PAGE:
Infeild drills : Short Hops: Practice all kinds of short hops: Straight-on, backhand, glove side, hot potato in the hole. Focus drills on the fundamentals of quick feet, centering the ball, moving to either side, keeping your eyes on the ball. Put your players into circles – about 6 players to a circle. Hand a ball to one player. The players will throw a short hop to anyone in the circle. If the throw is poor, the player is out. If the throw is good and missed, the player making the fielding error is out. (Don’t call the player out if it’s a bad hop). Keep going until one player is left. The players that are out should be cheering the others on. Keep working all the players until you have a team champ. Repeat the drill at all practices so that other players get a chance to de-throne the champ.Remember that keys to becoming a good infielder are learned skills, not merely the result of natural ability. "Show Me The Button": Have your players show you the button on their caps as they do ground ball drills. If you see the button on their hats it means their head is down and they're watching the ball into their glove. Quick Picks: Short hops don't happen only after the crack of the bat. Every infielder will get bad throws and whether they can pick that throw or not will be the result of their practicing quick picks. Have your first baseman dig out bad throws. Have your middle infielders and third basemen practice "grab and tag"; this is where they're simulating a bad throw from the catcher or another infield that they pick and then have to make a tag on. Have them practice pop-tags, sweep tags and swipe tags. The more game situations you can simulate, the more prepared your players will be.Bare Hands: The best way to practice catching with two hands and working on soft hands is to do your infield drills with and without a glove. The glove is obviously an incredibly important tool, but it can sometimes get in the way of learning the best fundamentals.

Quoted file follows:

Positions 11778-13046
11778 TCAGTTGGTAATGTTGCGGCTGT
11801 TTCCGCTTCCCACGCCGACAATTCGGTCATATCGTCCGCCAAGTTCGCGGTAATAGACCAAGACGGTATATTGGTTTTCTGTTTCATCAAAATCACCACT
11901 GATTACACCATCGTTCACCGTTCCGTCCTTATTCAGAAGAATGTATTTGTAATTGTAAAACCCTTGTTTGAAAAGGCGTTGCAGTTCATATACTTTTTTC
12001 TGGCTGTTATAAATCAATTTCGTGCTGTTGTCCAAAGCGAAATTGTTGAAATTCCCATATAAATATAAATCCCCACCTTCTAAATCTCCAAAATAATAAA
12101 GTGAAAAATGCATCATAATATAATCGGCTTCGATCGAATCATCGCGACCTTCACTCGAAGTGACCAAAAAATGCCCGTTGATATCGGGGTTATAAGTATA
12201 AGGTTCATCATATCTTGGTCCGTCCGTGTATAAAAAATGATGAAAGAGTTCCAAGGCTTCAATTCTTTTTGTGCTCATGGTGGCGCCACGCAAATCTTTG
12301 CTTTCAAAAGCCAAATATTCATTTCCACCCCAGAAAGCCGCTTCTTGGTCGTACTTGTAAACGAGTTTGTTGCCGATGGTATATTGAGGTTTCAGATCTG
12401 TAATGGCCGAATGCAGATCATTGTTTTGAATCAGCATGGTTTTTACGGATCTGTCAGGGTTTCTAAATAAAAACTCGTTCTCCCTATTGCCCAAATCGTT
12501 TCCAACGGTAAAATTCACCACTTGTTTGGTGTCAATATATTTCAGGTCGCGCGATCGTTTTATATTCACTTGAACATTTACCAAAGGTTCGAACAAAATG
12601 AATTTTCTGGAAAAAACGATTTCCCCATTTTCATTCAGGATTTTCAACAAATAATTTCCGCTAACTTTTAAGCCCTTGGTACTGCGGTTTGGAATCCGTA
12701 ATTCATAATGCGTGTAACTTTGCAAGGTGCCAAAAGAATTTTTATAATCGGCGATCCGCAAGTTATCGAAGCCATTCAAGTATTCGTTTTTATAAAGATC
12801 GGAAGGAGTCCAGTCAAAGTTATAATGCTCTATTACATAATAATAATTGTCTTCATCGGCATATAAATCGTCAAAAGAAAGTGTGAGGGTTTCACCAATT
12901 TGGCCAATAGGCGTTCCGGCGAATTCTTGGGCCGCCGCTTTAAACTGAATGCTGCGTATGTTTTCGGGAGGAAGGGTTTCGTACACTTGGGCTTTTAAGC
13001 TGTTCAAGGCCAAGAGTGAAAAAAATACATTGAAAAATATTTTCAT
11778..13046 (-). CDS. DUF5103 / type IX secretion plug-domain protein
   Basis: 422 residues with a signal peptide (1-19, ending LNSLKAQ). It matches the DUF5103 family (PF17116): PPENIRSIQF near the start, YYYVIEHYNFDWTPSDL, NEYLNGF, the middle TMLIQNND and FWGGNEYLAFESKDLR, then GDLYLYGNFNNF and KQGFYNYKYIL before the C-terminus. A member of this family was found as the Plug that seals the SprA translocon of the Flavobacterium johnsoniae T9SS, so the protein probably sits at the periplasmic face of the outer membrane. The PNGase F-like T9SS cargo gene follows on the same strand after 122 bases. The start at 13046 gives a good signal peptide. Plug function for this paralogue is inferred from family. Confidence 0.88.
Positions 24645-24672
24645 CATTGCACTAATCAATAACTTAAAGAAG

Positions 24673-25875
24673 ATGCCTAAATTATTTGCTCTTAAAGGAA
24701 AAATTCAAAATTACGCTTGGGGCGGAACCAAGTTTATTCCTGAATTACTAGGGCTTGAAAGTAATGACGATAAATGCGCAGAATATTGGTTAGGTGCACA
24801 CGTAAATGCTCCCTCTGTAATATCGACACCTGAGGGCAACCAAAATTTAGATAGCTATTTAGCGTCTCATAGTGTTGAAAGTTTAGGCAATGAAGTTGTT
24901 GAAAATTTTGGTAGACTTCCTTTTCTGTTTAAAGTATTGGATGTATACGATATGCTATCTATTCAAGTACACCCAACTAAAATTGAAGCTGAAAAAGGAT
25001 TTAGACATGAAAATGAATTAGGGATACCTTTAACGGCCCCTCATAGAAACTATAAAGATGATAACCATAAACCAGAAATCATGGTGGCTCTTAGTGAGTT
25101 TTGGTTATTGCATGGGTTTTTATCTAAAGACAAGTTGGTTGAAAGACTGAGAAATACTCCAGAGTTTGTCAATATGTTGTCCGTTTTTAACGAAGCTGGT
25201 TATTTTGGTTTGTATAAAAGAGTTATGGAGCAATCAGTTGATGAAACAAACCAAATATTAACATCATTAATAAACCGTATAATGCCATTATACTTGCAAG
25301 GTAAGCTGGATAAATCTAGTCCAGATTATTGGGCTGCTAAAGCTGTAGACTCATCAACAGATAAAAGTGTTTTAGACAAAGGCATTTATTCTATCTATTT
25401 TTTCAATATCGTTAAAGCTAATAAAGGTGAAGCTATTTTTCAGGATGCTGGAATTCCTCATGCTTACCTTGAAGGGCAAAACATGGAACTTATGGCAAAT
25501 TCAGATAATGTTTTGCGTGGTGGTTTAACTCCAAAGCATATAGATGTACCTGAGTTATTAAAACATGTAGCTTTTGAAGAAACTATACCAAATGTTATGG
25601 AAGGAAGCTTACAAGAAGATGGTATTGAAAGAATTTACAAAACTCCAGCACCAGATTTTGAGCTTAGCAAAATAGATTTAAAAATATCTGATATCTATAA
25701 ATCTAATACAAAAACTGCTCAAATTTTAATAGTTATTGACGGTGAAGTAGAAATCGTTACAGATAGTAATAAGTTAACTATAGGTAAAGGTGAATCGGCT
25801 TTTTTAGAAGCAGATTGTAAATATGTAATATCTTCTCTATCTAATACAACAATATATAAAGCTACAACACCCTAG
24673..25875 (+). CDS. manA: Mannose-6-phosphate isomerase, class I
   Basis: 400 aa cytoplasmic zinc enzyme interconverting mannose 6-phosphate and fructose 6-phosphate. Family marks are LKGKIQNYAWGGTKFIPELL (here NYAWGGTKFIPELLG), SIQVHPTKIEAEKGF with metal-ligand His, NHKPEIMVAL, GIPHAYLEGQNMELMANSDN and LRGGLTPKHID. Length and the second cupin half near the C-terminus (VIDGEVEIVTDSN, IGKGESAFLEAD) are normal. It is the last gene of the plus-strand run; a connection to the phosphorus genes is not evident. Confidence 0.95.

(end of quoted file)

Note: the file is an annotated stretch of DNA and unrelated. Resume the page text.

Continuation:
5 Ball drill: Purpose: To practice footwork and releasing the ball quickly for the throw. An intense conditioning element is also a part of this drill.Procedure 1. This drill can be used with any of the infielders in a variety of situations. For each position, place five balls in a line in an area where that player would likely field balls. For example, to help the third baseman practice fielding bunts, set up five balls in a line extending from the foul line toward the pitcher’s mound approximately 10 feet away from home plate, where the fielder would pick them up for a bunt.2. The third baseman starts in his normal ready position and depth, then runs to surround the first ball and throws it to first. He then runs back to his starting position and quickly turns back to field the next ball. Repeat until the fielder throws all five balls.3. Place the balls in similar areas for the first baseman and catcher. For middle infielders, place the balls to one side of each player and have them practice their throws to each of the bases.4. Each player fields and throws two sets of five balls placed in slightly different locations.